The rest of the first half of the show went well, though it lasted longer than we had planned.  “Home Shopping Network” was of course filled with loads of energy, with Nate and I nearly sweeping Moran and Lindsey (after they had talked so much trash…)  We had planned for a 90 minute show, but by the time we reached intermission, it had already been over an hour.

As a result, we shortened the intermission break and went into our “Ambassador Tasty” skit, followed immediately by Chain Death Murder.  We played a few more solid games, and then reached our final two games of our final show: “Most Dangerous” and “Pendulum.”

For those of you who don’t know, “Most Dangerous” is a game where the players play barefooted and blind folded, with around 100 live mousetraps set up on stage.

Needless to say, it’s a painful game.  I was so fortunate as to have a mousetrap snap directly on my big toe, where it remained for the rest of that game.  I’m not sure what it is, but people love seeing us get hurt…

It was then time for the last game.  “Swinging Pendulum of Death.”  When we thought about how to close, “Pendulum” seemed like the natural end, for the game ends with all three characters dead.  When Kyle called the game over, I was officially done performing with The 8th Floor.

A Standing Ovation

And then it happened.  I don’t know if it was because our show was so good (I thought it was great), or because of what we were able to help start (it’s been a long, but amazing 3 years), or what, but Moran, Nate and I (and the 8th Floor) received a standing ovation (our first).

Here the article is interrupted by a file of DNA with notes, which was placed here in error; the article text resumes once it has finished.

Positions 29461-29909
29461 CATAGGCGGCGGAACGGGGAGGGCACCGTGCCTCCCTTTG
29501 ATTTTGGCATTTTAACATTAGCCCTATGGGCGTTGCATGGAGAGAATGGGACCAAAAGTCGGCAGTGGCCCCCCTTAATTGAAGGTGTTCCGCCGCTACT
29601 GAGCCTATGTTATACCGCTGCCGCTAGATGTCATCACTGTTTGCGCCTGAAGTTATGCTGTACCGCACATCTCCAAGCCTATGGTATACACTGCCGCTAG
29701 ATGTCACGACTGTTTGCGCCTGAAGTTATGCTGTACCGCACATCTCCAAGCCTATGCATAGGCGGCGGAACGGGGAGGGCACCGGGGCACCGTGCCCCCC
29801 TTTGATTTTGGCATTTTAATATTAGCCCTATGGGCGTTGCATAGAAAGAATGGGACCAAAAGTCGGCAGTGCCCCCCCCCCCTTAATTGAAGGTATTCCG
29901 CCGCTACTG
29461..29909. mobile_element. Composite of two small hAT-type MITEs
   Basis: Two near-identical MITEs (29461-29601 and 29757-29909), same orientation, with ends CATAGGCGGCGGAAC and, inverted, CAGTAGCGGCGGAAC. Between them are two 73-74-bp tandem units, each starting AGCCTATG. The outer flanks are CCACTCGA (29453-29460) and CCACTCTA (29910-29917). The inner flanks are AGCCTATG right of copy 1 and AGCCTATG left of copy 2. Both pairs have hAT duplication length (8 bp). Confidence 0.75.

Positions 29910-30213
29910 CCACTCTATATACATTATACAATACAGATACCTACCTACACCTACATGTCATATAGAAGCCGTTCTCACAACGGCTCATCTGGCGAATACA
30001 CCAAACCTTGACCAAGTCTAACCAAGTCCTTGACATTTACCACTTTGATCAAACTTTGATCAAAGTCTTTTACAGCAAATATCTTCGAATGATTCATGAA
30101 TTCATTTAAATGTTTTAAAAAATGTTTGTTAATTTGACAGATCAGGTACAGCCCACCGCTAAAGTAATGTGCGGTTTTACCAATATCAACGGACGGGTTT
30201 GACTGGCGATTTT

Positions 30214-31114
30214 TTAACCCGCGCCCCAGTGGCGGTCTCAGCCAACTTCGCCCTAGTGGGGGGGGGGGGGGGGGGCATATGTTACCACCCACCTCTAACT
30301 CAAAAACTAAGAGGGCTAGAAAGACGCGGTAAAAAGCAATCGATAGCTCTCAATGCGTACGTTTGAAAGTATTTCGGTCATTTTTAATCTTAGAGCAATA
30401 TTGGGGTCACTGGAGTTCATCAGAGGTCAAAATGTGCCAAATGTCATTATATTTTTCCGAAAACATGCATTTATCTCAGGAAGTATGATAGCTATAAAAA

I was speechless, and still am when I think about it.  But just like Katie’s comments, that reaction from the crowd reaffirmed everything we had put into the group.  All of the late nights, long practices, miles driven, expenses paid, (and on and on) was validated and worth it.

So again, I can’t say it enough.  Thank you everyone for your support, both this past weekend, and in the three years that The 8th Floor and myself have been performing.

And I suppose that means it’s now time to move on and focus on the future. Luckily I am already able to perform with another hilarious group, and already have a full weekend of performances and events this weekend.  As a side note, I will be making DVDs of the Send-Off Show here in the (hopefully near) future.  If you’d like a copy, let me know and I’ll get one to you.

Thanks again, to family, friends, strangers, and of course The 8th Floor.